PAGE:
Published online 10 September 2008 | Nature | doi:10.1038/news.2008.1098


LHC switches on

Giant accelerator sees first beam circulate successfully.

CMS traceThis image captures the very first events seen at the Compact Muon Solenoid (CMS), following the switch-on of the proton beams at the LHC.CMS/CERN

The world's largest particle accelerator has officially switched on. Just before 10:30 local time this morning, physicists successfully circulated the first protons around the 27-kilometre ring of the Large Hadron Collider (LHC), located at CERN outside of Geneva, Switzerland. "Merci, merci," a relieved Lyn Evans, LHC's project leader, thanked the applauding physicists and engineers.

The circulation of first beam is the culmination of a decade-and-a-half of effort by researchers there to build what is probably the largest science experiment ever seen. But much more must be done before experiments can begin.

The LHC is a US$4.1 billion proton smasher that, when operating at full strength, will be much more powerful than any accelerator to date. Using superconducting magnets, it will accelerate bunches of protons to nearly the speed of light — and collide them at energies of 7 teraelectronvolts (trillion electronvolts). As energy and mass are equivalent under Einstein's rules of relativity, researchers hope that the collisions will generate super-heavy and hitherto unseen particles.

CERN's governing council gave the official approval for the LHC in 1994, but its construction was far from straightforward. In 2002, cost over-runs delayed the project by a year. Two years later, a manufacturing error forced physicists to replace 3 kilometres of high-tech vacuum equipment used to transfer liquid helium to its superconducting dipole magnets. "It has not all been clear sailing," says Jim Virdee, a physicist at Imperial College London and the spokesperson for the Compact Muon Solenoid collaboration, one of the experiments to be run in the LHC.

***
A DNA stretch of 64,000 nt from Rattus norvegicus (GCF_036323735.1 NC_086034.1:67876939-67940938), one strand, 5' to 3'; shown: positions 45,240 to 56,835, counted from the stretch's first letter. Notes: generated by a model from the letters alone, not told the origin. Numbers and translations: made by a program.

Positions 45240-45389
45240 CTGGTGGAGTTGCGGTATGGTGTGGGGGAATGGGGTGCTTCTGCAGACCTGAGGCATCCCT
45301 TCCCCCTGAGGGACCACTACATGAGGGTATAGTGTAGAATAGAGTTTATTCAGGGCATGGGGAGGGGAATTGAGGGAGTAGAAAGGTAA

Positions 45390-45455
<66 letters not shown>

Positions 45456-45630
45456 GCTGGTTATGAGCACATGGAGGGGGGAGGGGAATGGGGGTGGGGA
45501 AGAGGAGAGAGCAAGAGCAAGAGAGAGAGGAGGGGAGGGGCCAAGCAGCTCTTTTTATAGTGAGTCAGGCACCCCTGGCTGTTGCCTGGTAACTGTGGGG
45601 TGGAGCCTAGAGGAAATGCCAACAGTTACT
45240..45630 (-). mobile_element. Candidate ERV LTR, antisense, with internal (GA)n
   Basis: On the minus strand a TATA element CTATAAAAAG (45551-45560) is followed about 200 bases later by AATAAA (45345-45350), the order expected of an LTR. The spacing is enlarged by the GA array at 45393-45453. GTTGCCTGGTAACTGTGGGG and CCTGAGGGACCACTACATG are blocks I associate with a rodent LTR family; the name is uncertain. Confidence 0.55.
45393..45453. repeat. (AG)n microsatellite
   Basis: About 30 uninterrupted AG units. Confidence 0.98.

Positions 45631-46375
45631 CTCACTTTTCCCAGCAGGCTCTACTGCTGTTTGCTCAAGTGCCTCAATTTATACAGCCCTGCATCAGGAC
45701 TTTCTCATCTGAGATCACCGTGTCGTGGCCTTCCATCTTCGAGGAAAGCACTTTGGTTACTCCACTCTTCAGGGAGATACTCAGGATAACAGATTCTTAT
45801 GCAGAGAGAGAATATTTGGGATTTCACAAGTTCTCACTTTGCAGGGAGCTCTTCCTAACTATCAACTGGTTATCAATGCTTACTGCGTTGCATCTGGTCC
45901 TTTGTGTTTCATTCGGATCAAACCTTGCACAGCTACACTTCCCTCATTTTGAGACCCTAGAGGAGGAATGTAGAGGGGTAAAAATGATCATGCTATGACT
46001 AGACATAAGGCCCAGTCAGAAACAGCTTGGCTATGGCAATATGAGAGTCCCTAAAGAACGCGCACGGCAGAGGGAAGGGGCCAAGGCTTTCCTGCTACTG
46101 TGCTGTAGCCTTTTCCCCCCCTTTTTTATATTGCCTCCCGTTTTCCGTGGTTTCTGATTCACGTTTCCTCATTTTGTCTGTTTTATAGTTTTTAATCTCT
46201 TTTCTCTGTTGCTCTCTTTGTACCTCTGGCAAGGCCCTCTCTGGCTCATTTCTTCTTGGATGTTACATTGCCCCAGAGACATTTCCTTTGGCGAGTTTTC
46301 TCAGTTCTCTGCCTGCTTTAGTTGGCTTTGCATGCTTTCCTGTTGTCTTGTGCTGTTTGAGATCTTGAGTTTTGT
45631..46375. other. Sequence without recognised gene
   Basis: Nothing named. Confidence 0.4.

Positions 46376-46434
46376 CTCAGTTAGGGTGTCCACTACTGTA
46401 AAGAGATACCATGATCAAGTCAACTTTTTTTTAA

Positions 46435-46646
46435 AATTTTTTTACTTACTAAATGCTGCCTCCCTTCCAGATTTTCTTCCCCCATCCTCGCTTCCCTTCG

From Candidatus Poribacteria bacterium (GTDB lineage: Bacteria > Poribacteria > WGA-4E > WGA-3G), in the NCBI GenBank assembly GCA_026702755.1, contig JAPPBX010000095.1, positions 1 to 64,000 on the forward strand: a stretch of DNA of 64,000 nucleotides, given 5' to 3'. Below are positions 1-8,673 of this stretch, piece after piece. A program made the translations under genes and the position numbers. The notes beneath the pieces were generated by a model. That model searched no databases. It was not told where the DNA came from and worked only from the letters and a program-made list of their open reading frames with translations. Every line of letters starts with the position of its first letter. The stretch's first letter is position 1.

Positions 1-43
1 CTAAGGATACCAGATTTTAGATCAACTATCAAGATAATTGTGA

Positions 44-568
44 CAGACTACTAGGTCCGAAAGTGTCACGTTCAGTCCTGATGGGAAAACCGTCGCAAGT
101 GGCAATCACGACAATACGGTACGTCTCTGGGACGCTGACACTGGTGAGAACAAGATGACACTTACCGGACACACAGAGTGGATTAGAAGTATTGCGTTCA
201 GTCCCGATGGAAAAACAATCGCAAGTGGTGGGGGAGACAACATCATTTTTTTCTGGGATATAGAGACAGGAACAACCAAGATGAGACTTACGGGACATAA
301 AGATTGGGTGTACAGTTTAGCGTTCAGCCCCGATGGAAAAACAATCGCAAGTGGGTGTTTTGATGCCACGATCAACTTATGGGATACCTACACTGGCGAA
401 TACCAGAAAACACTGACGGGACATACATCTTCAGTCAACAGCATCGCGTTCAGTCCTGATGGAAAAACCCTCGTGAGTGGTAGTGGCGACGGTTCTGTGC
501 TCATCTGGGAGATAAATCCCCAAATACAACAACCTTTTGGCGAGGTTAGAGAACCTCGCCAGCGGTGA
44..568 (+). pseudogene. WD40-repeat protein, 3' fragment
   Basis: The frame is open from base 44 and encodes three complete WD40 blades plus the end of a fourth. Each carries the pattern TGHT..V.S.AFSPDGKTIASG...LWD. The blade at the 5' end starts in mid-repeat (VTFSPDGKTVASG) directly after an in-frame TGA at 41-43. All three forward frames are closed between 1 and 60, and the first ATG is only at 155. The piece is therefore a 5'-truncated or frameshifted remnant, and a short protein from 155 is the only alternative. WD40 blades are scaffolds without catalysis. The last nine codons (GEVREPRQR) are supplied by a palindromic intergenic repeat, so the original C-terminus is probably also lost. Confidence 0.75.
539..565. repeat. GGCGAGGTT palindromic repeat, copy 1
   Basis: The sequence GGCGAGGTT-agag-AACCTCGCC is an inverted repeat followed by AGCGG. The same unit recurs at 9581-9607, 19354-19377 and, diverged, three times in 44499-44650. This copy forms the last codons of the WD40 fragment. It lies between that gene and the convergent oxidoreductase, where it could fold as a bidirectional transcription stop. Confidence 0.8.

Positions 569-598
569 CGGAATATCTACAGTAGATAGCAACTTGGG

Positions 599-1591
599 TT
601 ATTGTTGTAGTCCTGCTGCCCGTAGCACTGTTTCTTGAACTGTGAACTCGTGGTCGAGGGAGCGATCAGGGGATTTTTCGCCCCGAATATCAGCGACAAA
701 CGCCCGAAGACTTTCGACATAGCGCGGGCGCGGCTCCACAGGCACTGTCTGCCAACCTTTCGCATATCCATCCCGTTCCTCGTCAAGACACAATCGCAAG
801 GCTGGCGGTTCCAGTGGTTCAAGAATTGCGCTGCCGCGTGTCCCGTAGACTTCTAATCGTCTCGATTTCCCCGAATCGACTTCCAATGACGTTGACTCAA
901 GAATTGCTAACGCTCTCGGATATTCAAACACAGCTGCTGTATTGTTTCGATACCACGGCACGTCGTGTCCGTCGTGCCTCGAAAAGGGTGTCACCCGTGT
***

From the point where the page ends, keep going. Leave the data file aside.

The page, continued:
Let the smashing begin

The machine's chief quarry will be the Higgs boson, a particle that is thought to endow all other particles with mass. Such a discovery would complete the standard model of particle physics, the framework of equations that can describe all the fundamental particles and every fundamental force except gravity. But many hope that the giant machine will see something more. One favourite would be supersymmetry, a model that predicts super-heavy partners for the fundamental particles.

Physicists are already seeing particles in their detectors. During the morning's tests, the proton beam was stopped at each section as a precaution. Detectors downstream from where the beam stopped saw showers of particles created by the protons as they struck the barriers. "It looks spectacular," says Virdee.

Much remains to be done before the hunt can begin in earnest. Today's beam was circulated at 450 gigaelectronvolts, essentially the energy it started out with. In the coming weeks, physicists and engineers will raise the energy to 5 teraelectronvolts and begin collisions. They will also be faced with the difficult task of increasing the beam's intensity without damaging the accelerator or the detectors. Those detectors, meanwhile, are scrambling to configure their machines and set 'triggers' — special filters designed to separate out real experimental data from the background noise.

For today, the mood at CERN is one of elation, says Verena Kain, one of the engineers working on the accelerator. "I think that everybody is floating right now," she says. 

Commenting is now closed.